Kenneth Cappello

I learned about Lil Baby from my niece—when my nieces and nephews tell me about someone, I tune in. What a rich, bluesy voice. But I became a true fan after hearing Lil Baby in interviews. He spoke with the wisdom of an old soul that’s also apparent in his lyrics. His song “The Bigger Picture,” released last summer following the killing of George Floyd, is all about nuance and judgment. Others may simply say, “F the police,” but Lil Baby is brave enough to be different: his lyrics note that change may not happen overnight, but we have to start somewhere. The song encourages people to seek understanding, not more misunderstanding, which leads to further anger, pain and violence.

Lil Baby also embodies Atlanta. He went to Booker T. Washington High School, which is named for the famed educator and counts Martin Luther King Jr. and Lena Horne among its alumni—and went back to donate $150,000 in scholarships to open up opportunities for students. He will carry on this city’s tradition: taking what he makes from music and investing in his community. Atlanta has actively participated in—and dominated—music for the past 20 years. Lil Baby will be the tip of the spear that drives Atlanta to the forefront of American—and global—music.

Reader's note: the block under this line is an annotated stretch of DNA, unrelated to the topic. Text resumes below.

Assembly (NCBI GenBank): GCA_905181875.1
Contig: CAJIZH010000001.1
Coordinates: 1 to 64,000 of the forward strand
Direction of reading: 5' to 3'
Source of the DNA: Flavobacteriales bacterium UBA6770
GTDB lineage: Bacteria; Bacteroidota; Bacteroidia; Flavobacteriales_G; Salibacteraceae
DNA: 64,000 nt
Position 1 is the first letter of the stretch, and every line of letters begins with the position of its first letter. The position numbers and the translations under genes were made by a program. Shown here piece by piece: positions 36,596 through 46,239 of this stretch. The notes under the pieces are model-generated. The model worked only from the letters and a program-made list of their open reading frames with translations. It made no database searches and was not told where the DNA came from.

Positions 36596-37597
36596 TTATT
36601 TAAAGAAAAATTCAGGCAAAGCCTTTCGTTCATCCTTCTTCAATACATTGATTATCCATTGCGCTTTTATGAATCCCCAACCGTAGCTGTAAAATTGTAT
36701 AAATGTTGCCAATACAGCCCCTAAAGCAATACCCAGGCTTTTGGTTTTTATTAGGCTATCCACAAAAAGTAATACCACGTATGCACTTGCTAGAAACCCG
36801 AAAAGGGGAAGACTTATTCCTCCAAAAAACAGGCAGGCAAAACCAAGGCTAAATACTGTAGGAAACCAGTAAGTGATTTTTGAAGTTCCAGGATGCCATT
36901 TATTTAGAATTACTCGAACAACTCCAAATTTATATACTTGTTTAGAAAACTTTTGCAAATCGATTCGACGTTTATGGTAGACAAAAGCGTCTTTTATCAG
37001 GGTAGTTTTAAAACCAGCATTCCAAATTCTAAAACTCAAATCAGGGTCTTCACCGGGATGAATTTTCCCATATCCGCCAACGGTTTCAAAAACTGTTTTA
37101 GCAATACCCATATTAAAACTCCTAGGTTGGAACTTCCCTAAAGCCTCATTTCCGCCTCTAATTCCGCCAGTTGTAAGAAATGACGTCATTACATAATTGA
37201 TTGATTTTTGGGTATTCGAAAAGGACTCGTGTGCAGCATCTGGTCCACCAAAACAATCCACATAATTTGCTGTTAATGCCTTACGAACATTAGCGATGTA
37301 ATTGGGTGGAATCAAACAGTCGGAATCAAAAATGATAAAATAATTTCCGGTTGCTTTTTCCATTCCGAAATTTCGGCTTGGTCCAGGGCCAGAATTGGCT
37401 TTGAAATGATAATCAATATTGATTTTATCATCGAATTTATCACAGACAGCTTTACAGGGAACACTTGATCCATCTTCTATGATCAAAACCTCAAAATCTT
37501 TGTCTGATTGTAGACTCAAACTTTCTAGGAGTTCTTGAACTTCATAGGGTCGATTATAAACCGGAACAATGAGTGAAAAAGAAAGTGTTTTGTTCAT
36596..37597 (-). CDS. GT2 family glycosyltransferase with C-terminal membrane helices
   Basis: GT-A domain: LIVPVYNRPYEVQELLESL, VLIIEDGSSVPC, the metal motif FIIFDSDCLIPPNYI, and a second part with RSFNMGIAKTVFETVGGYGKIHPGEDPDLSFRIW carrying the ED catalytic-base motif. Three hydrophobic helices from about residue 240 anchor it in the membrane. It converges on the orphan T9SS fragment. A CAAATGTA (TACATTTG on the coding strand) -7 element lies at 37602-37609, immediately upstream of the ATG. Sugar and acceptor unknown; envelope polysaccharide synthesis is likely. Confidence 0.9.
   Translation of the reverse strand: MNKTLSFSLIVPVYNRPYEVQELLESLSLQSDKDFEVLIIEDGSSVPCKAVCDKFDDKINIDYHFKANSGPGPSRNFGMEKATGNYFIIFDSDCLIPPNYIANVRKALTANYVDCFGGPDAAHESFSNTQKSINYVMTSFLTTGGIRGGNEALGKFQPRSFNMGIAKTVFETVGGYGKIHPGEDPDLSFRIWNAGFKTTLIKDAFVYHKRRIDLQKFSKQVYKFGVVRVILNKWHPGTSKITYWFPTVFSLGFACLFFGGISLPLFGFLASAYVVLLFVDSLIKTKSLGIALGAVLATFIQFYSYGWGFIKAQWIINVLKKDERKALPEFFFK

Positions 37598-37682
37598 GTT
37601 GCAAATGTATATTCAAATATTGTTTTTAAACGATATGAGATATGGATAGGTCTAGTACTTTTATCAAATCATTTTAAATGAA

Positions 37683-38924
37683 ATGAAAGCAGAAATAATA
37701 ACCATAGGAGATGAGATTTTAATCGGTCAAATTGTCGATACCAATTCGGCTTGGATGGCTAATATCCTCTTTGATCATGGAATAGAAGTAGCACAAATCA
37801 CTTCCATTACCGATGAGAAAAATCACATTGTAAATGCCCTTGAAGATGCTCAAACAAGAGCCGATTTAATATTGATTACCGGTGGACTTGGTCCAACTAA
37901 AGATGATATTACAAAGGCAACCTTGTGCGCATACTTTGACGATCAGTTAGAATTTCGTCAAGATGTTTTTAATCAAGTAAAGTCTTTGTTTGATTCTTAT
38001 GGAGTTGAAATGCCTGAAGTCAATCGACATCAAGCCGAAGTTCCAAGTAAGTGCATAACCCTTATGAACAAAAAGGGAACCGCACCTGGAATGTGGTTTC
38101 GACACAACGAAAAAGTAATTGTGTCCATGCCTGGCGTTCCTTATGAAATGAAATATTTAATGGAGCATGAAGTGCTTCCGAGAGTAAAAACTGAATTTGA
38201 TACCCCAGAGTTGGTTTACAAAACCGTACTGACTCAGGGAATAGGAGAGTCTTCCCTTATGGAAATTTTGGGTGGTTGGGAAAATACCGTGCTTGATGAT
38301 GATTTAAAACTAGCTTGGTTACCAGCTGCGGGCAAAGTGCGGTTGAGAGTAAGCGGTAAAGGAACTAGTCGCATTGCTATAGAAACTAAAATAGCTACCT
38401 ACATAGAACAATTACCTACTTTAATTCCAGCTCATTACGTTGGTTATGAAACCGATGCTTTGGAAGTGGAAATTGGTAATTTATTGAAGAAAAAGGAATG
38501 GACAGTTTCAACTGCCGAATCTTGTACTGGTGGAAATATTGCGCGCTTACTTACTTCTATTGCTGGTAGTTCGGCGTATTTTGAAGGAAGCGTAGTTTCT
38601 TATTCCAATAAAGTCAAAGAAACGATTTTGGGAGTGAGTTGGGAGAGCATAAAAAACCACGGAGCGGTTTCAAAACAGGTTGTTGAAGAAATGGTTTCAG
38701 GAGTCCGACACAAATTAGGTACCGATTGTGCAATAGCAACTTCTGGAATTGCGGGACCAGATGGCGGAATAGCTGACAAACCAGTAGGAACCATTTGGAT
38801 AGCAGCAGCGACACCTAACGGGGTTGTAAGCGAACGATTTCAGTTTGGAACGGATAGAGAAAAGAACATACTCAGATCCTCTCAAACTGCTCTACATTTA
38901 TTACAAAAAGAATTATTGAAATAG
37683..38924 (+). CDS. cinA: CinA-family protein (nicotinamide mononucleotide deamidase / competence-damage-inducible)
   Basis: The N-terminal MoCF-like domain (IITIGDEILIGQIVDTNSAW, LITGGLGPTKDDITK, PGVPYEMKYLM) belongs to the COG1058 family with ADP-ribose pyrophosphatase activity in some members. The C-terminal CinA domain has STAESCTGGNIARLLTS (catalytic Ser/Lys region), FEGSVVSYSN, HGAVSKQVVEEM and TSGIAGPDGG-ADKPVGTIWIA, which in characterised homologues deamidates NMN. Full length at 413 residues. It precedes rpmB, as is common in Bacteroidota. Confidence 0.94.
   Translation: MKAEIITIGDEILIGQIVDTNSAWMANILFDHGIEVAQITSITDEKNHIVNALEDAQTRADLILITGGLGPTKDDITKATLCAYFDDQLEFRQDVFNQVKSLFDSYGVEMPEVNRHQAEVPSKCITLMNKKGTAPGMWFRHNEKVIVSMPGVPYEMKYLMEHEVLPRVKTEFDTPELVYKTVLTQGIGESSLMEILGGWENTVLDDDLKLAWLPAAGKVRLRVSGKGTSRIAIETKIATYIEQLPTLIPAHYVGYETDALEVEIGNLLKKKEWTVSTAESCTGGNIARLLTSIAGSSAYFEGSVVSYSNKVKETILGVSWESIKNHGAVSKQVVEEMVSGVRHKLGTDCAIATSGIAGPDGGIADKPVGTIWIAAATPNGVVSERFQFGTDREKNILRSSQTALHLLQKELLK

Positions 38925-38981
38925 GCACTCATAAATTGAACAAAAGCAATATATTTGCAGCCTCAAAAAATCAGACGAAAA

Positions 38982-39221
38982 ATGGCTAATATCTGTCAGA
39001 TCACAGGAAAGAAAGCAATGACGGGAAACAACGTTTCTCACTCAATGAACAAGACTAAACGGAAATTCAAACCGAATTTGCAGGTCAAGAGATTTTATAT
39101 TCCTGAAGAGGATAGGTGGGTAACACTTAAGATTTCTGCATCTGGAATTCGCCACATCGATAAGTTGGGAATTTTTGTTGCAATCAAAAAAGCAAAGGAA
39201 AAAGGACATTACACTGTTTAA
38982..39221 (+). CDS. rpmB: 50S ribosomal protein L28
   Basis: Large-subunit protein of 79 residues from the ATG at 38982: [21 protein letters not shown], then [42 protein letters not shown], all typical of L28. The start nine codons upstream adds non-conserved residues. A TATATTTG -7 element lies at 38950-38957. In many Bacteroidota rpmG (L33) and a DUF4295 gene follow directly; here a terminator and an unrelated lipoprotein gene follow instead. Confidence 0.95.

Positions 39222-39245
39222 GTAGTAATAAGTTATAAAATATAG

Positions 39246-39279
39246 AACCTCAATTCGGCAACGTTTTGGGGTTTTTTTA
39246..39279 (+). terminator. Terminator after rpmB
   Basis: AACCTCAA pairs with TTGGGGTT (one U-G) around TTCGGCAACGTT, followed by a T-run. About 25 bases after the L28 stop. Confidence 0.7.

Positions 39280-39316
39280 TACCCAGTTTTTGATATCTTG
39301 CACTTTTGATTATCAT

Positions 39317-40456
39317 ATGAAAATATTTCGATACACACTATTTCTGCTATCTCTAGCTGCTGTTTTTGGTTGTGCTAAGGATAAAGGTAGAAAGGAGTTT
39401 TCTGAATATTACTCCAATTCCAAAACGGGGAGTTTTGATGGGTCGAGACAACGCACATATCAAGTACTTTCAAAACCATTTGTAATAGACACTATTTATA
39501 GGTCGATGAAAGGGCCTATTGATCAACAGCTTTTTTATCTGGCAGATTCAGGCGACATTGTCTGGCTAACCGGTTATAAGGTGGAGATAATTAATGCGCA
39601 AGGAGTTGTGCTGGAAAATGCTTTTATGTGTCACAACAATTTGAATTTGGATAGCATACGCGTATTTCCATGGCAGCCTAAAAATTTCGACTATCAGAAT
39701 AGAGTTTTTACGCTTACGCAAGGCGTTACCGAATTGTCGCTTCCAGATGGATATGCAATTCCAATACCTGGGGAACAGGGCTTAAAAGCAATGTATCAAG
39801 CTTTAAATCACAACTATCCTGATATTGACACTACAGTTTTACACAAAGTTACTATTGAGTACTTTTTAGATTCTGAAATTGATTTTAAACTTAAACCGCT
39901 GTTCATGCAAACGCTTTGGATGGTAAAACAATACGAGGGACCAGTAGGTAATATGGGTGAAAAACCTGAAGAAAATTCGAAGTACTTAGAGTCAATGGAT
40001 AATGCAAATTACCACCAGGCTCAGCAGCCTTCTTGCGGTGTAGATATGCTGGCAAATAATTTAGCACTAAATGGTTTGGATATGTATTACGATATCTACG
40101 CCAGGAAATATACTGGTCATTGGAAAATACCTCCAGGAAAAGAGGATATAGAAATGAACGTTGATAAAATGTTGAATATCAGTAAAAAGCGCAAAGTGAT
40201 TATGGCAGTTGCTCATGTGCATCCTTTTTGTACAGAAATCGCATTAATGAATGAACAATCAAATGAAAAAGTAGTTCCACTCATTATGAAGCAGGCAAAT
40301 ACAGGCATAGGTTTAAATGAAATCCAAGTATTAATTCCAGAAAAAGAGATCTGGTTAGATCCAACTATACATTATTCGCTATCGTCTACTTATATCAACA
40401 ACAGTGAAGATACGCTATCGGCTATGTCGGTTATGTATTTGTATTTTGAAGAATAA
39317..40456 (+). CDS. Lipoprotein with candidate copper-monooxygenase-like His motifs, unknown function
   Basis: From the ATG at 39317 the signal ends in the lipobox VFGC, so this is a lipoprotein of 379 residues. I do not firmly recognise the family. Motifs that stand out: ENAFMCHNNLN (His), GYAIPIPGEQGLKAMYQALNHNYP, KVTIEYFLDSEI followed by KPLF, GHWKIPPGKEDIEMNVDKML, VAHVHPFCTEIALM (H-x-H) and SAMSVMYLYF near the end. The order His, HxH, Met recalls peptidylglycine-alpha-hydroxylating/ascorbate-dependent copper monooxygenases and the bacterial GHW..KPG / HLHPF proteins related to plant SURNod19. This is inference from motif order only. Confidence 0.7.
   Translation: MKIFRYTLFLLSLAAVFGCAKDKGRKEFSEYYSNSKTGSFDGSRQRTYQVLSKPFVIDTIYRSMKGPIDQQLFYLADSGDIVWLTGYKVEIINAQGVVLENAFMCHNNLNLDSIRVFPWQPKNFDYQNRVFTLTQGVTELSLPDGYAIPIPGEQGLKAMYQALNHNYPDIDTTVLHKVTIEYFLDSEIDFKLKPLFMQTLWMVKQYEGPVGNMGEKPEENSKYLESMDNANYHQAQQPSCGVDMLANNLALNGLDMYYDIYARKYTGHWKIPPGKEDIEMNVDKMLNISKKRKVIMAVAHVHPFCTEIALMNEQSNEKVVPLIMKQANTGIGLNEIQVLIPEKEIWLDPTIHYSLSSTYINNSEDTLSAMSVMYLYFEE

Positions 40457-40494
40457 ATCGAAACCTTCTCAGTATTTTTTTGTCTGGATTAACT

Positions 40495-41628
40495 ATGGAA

Killer Mike is a Grammy Award–winning musical artist and activist

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